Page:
How elite were the Praetorian guards?

caldrail

Ad Honorem
Feb 2012
5,330
Citizenship was a requirement for service in the legions. That had always been the case although the requirement to own property was removed by Marius by 167BC. This was not ignored. Status was hugely important to the Romans and they could be incredibly sensitive about it. A non-citizen, or perhaps a citizen with less military ambition, had the option of serving in the Auxillaries with less status and pay. Completing service as an auxillary was rewarded with citizenship, and it is worth remembering that Caracalla extended citizenship to free men in the empire in 212, possibly with legionary recruitment in mind as much as taxation.

Those found not be citizens in the legions wee ejected from service. I don't know the specific punishment if any, but they were out. When Augustus raised emergency units from freed slaves after the disaster of 9ad, those men were not armed and equipped like regular troops nor would regular legionaries serve alongside them.
 
Jun 2019
14
Redlands, CA
THEIR REPUTATION IS THAT THEY WERE BAD AT FIGHTING. How could that possibly prevent a battle??

Sorry for the delay, had to grade papers. The Praetorians were selected initially from Julius Caesar's veterans after the rise of subsequent emperors like Augustus. I don't doubt that they declined as a more political, ceremonial unit, but they could fight. Again, explain why they were deemed to be two inches taller than legionnaires if not to intimidate. Stop dancing around the question.
 
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Jun 2019
14
Redlands, CA
THEIR REPUTATION IS THAT THEY WERE BAD AT FIGHTING. How could that possibly prevent a battle??
Video game??? I'm not 12 years old. I haven't played video games in 30 years. Well...maybe Nordsoftdev on the Civil War and Napolionic era. But I've been told by former West Point cadets they have used the game to demonstrate 19th century warfare. However, I'm more interested in Jstor and similar academic sites and journals. Video games aren't source material. What are your sources?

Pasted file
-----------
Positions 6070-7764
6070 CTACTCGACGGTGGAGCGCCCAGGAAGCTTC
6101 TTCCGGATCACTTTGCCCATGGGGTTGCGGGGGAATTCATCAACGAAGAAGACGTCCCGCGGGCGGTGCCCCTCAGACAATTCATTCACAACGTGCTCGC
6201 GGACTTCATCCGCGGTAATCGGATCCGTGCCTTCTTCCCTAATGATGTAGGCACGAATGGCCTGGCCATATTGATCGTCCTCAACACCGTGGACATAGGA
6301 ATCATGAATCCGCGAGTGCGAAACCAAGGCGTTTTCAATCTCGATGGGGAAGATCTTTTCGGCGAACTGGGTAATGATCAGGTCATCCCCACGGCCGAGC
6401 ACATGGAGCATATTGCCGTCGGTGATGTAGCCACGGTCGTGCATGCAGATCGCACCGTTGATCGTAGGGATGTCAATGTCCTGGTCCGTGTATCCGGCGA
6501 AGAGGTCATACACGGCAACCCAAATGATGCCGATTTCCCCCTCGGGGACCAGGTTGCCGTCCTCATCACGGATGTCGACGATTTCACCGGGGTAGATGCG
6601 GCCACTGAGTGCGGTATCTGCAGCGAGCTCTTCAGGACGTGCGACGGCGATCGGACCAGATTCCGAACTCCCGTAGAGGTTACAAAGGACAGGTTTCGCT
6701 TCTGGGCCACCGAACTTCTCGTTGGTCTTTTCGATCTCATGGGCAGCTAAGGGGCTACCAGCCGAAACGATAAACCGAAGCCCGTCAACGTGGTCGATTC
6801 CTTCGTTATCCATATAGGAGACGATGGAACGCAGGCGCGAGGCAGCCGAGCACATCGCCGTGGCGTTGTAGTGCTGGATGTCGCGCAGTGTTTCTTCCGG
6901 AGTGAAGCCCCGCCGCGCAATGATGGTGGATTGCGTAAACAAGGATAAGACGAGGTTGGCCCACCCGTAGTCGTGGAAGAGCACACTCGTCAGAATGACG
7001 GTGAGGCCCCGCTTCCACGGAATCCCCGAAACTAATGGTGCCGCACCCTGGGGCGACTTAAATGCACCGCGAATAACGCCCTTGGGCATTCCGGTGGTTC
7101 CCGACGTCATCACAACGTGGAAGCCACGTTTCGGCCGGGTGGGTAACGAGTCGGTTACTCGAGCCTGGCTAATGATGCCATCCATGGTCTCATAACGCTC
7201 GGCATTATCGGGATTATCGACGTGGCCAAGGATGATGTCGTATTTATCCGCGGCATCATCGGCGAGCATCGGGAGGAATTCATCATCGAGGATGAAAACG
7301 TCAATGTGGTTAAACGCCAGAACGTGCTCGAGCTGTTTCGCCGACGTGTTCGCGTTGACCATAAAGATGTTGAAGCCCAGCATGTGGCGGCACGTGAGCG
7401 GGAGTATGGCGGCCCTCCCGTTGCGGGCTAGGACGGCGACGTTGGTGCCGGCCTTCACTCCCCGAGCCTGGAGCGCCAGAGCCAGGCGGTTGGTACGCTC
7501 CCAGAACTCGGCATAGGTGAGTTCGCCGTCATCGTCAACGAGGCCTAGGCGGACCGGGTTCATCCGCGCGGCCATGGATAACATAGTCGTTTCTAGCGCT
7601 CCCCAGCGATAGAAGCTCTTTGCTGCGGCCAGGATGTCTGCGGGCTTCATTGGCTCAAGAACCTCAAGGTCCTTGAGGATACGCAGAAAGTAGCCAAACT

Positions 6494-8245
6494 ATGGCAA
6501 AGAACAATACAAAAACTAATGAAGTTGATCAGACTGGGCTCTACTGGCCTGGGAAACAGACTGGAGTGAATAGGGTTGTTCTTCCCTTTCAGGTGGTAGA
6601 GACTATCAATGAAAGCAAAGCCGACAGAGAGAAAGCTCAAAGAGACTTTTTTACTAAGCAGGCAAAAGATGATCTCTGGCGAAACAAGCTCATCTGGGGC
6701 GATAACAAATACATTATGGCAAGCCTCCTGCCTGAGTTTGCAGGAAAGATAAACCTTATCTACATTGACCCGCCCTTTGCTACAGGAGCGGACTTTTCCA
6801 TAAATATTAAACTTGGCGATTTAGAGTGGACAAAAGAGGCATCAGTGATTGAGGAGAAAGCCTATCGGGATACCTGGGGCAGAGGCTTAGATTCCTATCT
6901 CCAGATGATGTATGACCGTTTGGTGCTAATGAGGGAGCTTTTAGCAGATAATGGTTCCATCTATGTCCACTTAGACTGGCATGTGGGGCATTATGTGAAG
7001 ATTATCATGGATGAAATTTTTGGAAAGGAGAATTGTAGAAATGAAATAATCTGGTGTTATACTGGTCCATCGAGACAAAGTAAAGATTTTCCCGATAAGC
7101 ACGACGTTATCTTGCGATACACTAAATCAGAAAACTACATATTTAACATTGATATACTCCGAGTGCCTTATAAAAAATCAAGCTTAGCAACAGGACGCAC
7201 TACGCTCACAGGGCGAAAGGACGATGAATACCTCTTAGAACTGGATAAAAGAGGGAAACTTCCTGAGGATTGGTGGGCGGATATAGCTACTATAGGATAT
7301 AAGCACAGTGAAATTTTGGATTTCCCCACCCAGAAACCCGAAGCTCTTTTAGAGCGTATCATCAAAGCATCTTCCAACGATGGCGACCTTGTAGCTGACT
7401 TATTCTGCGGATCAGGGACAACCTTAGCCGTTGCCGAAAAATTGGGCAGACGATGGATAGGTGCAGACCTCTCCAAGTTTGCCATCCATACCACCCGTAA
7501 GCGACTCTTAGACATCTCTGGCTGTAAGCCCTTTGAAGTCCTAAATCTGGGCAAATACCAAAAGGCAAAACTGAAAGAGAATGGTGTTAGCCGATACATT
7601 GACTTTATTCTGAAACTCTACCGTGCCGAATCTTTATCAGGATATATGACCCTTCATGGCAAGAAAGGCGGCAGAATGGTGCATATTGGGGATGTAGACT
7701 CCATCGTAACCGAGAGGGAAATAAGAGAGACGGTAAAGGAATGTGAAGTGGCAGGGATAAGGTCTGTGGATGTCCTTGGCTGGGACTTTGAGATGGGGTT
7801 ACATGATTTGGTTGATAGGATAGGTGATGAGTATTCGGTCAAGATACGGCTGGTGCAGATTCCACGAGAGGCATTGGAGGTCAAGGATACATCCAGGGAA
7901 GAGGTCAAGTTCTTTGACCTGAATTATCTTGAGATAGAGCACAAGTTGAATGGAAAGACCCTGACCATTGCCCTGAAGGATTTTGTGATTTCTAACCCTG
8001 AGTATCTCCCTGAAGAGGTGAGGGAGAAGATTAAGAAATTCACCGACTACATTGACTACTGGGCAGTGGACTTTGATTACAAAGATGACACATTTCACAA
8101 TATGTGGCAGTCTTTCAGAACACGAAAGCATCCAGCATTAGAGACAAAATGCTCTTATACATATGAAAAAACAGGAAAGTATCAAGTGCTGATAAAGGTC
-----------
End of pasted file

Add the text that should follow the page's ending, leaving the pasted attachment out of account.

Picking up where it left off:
Edit: Norbsoftdev. I use NordPVN. So it flowed out incorrectly.
 
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Oct 2018
1,841
Sydney
Again, explain why they were deemed to be two inches taller than legionnaires if not to intimidate. Stop dancing around the question.
He answered the question in post 87, so let's not pretend that anyone is dancing around questions.

Is it surprising that a unit that was used to protect the emperor and his family was expected to look the part? No, of course not. Any emperor wants his guards to look intimidating and give the appearance of being elite. Note for example that epitaphs indicate that Praetorians were much more obedient when it came to the law that active soldiers could not marry. It was about appearance and group identity.

But does that mean that an extra two inches made them any more intimidating to a senator than any other military unit? I doubt it. A soldier with a weapon is as intimidating to a civilian as the next soldier. Did it make the praetorians appear intimidating to a field-army or frontier unit? It seems unlikely. As far as I can tell, there is no evidence for such a unit declining to face the praetorians in combat, and why should they have declined combat? Because of an extra two inches? We have evidence for prejudice in the Roman world towards soldiers who spent excessive amounts of time in cities and in peaceful regions. The Praetorians fit both of these criteria. This doesn't jive well with the idea that they were intimidating for other soldiers. We know of Praetorians fighting in civil wars for Otho, Vitellius, Didius Julianus, Macrinus, Maximinus Thrax and Maxentius, and none of these instances support the idea that other military units were afraid to fight them. Indeed, the Praetorian cohorts were on the losing side in each of these encounters, and in the case of Maximinus Thrax the civilians of Rome attacked the Praetorians and tried to sack their camp, initiating hostilities.